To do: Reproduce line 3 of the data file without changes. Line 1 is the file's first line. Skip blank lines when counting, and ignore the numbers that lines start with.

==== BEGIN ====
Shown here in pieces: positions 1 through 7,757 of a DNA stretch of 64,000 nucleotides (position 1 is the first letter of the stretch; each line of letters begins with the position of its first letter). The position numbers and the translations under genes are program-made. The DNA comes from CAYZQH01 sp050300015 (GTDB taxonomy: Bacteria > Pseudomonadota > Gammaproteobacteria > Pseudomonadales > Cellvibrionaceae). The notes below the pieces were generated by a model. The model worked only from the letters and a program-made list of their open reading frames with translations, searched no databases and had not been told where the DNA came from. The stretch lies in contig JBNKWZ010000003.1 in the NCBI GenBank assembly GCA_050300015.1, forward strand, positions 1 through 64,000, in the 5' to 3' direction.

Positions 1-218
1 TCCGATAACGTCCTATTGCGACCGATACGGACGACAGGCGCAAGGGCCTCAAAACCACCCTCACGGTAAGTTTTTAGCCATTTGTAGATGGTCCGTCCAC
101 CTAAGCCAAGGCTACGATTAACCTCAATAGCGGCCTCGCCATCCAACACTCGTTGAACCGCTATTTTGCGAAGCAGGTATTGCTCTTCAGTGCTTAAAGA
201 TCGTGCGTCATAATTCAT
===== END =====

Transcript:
1 TCCGATAACGTCCTATTGCGACCGATACGGACGACAGGCGCAAGGGCCTCAAAACCACCCTCACGGTAAGTTTTTAGCCATTTGTAGATGGTCCGTCCAC